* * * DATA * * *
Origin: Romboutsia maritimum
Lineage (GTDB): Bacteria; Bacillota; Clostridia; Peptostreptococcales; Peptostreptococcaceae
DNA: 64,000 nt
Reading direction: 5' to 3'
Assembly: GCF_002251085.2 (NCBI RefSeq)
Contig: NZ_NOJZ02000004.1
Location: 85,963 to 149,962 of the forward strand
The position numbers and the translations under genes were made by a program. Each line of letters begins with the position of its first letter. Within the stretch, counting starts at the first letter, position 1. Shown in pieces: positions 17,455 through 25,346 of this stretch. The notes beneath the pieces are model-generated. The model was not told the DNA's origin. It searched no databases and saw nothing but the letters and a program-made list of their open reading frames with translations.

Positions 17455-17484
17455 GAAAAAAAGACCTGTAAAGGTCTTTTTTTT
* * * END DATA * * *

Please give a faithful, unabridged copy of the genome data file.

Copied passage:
Origin: Romboutsia maritimum
Lineage (GTDB): Bacteria; Bacillota; Clostridia; Peptostreptococcales; Peptostreptococcaceae
DNA: 64,000 nt
Reading direction: 5' to 3'
Assembly: GCF_002251085.2 (NCBI RefSeq)
Contig: NZ_NOJZ02000004.1
Location: 85,963 to 149,962 of the forward strand
The position numbers and the translations under genes were made by a program. Each line of letters begins with the position of its first letter. Within the stretch, counting starts at the first letter, position 1. Shown in pieces: positions 17,455 through 25,346 of this stretch. The notes beneath the pieces are model-generated. The model was not told the DNA's origin. It searched no databases and saw nothing but the letters and a program-made list of their open reading frames with translations.

Positions 17455-17484
17455 GAAAAAAAGACCTGTAAAGGTCTTTTTTTT